Indonesia says located black box recorders from crashed plane
Authorities have pinpointed the location of two black boxes from a crashed Indonesian jet, they said Sunday, referring to cockpit voice and flight data recorders that could help explain why the aircraft went down with 62 people aboard.
The announcement came as divers pulled body parts, wreckage and clothing from waters off Indonesia’s capital Jakarta.
“We have located the position of the black boxes, both of them,” said Soerjanto Tjahjanto, head of Indonesia’s transport safety agency.
“Divers will start looking for them now and hopefully it won’t be long before we get them.”
The Sriwijaya Air Boeing 737-500 went into a steep dive about four minutes after it left Soekarno-Hatta international airport in Jakarta on Saturday afternoon.
Indonesia’s President Joko Widodo expressed his “deep condolences”, and called on citizens to “pray together so that victims can be found”.
But the frantic search involving helicopters and a flotilla of warships appeared to offer no hope of finding any survivors.
The search and rescue agency said it had so far collected five body bags with human remains as well as debris from the crash site in the Java Sea.
A piece of child’s clothing, a broken tyre and wheel, life jackets and wreckage from the plane’s body were found, according to authorities and AFP reporters on the scene.
Among the passengers was Beben Sofian, 59, and her husband Dan Razanah, 58.
“They took a selfie and sent it to their kids before taking off,” the couple’s nephew Hendra told AFP.
All 62 people on board, passengers and crew, were Indonesian, authorities said. The count included 10 children.
– ‘Torn into pieces’ –
Distraught relatives waited nervously for news at the airport in Pontianak, the city on Indonesia’s section of Borneo island which had been flight SJ182’s destination, about 90 minutes flying time over the Java Sea.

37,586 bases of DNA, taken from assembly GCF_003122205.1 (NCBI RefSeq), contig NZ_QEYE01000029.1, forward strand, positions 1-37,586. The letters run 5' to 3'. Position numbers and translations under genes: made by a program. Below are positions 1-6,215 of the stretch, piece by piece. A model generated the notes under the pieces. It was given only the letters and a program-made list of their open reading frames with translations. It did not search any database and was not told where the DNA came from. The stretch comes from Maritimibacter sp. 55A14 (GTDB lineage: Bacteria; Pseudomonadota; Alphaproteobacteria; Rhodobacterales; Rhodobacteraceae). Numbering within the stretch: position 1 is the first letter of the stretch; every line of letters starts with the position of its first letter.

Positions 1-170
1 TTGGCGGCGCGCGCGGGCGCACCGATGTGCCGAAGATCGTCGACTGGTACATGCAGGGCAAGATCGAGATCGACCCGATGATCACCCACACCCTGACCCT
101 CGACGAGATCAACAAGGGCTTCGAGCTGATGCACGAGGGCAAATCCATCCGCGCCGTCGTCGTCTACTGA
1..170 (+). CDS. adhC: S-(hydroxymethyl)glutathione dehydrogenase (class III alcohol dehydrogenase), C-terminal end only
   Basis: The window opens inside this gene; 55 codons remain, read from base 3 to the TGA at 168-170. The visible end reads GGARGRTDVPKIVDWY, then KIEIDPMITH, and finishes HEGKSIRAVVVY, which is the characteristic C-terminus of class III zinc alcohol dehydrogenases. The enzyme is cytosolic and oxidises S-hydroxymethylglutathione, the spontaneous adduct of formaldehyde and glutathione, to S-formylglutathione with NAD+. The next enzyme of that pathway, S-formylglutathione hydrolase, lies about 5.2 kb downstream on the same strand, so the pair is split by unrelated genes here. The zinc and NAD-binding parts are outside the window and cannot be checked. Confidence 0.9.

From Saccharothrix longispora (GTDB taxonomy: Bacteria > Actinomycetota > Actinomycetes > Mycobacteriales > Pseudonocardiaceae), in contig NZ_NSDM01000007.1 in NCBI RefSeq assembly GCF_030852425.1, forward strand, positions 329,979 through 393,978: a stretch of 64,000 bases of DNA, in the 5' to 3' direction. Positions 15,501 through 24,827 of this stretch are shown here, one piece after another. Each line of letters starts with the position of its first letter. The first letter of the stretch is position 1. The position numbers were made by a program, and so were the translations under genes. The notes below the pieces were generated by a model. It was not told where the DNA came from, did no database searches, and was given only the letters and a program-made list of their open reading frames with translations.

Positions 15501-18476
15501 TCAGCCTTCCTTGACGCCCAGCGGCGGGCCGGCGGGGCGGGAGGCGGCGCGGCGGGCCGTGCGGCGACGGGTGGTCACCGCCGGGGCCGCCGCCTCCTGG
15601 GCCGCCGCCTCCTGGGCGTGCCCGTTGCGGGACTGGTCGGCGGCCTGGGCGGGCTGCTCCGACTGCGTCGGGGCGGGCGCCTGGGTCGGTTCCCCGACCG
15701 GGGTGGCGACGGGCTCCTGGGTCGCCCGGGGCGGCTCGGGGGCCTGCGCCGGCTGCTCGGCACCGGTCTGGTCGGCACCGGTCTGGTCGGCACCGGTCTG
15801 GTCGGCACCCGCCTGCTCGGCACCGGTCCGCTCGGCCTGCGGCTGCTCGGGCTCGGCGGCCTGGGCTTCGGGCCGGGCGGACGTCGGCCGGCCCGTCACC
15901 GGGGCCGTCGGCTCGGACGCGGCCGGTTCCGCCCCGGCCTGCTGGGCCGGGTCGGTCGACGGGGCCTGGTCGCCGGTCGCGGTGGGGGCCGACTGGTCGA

“I have four family members on the flight — my wife and three children,” Yaman Zai said on Saturday evening as he sobbed.
“(My wife) sent me a picture of the baby today… How could my heart not be torn into pieces?”
Data from FlightRadar24 indicated that the airliner reached an altitude of nearly 11,000 feet (3,350 metres) before dropping suddenly to 250 feet. It then lost contact with air traffic control.
The transport minister said Saturday that the jet appeared to deviate from its intended course just before it disappeared from radar.
Poor weather, pilot error or a technical problem with the plane were potential factors, said Jakarta-based aviation analyst Gerry Soejatman.
“But it’s way too early to conclude anything,” he added.
“After the black box is found we can start putting the puzzle together.”
Sriwijaya Air, which operates flights to destinations in Indonesia and Southeast Asia, has said only that it was investigating the loss of contact.
It did not immediately comment when contacted by AFP again on Sunday.
– Reputation for poor safety –
In October 2018, 189 people were killed when a Lion Air Boeing 737 MAX jet crashed near Jakarta.
That crash — and another in Ethiopia — saw Boeing hit with $2.5 billion in fines over claims it defrauded regulators overseeing the 737 MAX model, which was grounded worldwide following the two deadly crashes.
The 26-year-old 737 that went down Saturday was not a MAX variant.
“Our thoughts are with the crew, passengers, and their families,” Boeing said in a statement, adding that it was in contact with the airline.
Indonesia’s aviation sector has long had a reputation for poor safety, and its airlines were once banned from entering US and European airspace.
In 2014, an AirAsia plane headed from Surabaya to Singapore crashed with the loss of 162 lives.
Domestic investigators’ final report on that crash said major factors included a chronically faulty component in a rudder control system, poor maintenance, and the pilots’ inadequate response.
A year later, in 2015, more than 140 people, including scores on the ground, were killed when a military plane crashed shortly after take-off in Medan on Sumatra island.